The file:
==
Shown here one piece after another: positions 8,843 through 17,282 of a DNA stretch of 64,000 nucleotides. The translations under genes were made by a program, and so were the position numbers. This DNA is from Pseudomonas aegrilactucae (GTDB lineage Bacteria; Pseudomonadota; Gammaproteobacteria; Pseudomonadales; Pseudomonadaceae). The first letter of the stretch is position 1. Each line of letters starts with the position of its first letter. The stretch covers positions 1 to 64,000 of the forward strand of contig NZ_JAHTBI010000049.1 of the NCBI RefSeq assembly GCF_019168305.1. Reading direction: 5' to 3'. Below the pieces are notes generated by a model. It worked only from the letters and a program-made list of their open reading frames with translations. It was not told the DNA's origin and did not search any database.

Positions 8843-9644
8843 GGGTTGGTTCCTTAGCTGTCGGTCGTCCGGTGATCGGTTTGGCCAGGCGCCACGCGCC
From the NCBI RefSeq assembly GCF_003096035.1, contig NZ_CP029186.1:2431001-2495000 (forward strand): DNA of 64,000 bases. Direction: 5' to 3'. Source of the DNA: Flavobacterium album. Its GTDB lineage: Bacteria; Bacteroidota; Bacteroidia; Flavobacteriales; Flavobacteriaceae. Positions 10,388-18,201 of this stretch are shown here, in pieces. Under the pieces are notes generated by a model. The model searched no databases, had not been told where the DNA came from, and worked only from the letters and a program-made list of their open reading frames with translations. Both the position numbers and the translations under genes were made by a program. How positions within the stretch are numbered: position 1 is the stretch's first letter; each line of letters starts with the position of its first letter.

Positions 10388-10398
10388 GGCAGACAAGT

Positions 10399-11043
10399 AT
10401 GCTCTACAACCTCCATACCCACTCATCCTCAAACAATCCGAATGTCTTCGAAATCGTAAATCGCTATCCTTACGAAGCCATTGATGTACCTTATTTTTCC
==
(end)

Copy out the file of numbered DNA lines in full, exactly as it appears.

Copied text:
Shown here one piece after another: positions 8,843 through 17,282 of a DNA stretch of 64,000 nucleotides. The translations under genes were made by a program, and so were the position numbers. This DNA is from Pseudomonas aegrilactucae (GTDB lineage Bacteria; Pseudomonadota; Gammaproteobacteria; Pseudomonadales; Pseudomonadaceae). The first letter of the stretch is position 1. Each line of letters starts with the position of its first letter. The stretch covers positions 1 to 64,000 of the forward strand of contig NZ_JAHTBI010000049.1 of the NCBI RefSeq assembly GCF_019168305.1. Reading direction: 5' to 3'. Below the pieces are notes generated by a model. It worked only from the letters and a program-made list of their open reading frames with translations. It was not told the DNA's origin and did not search any database.

Positions 8843-9644
8843 GGGTTGGTTCCTTAGCTGTCGGTCGTCCGGTGATCGGTTTGGCCAGGCGCCACGCGCC
From the NCBI RefSeq assembly GCF_003096035.1, contig NZ_CP029186.1:2431001-2495000 (forward strand): DNA of 64,000 bases. Direction: 5' to 3'. Source of the DNA: Flavobacterium album. Its GTDB lineage: Bacteria; Bacteroidota; Bacteroidia; Flavobacteriales; Flavobacteriaceae. Positions 10,388-18,201 of this stretch are shown here, in pieces. Under the pieces are notes generated by a model. The model searched no databases, had not been told where the DNA came from, and worked only from the letters and a program-made list of their open reading frames with translations. Both the position numbers and the translations under genes were made by a program. How positions within the stretch are numbered: position 1 is the stretch's first letter; each line of letters starts with the position of its first letter.

Positions 10388-10398
10388 GGCAGACAAGT

Positions 10399-11043
10399 AT
10401 GCTCTACAACCTCCATACCCACTCATCCTCAAACAATCCGAATGTCTTCGAAATCGTAAATCGCTATCCTTACGAAGCCATTGATGTACCTTATTTTTCC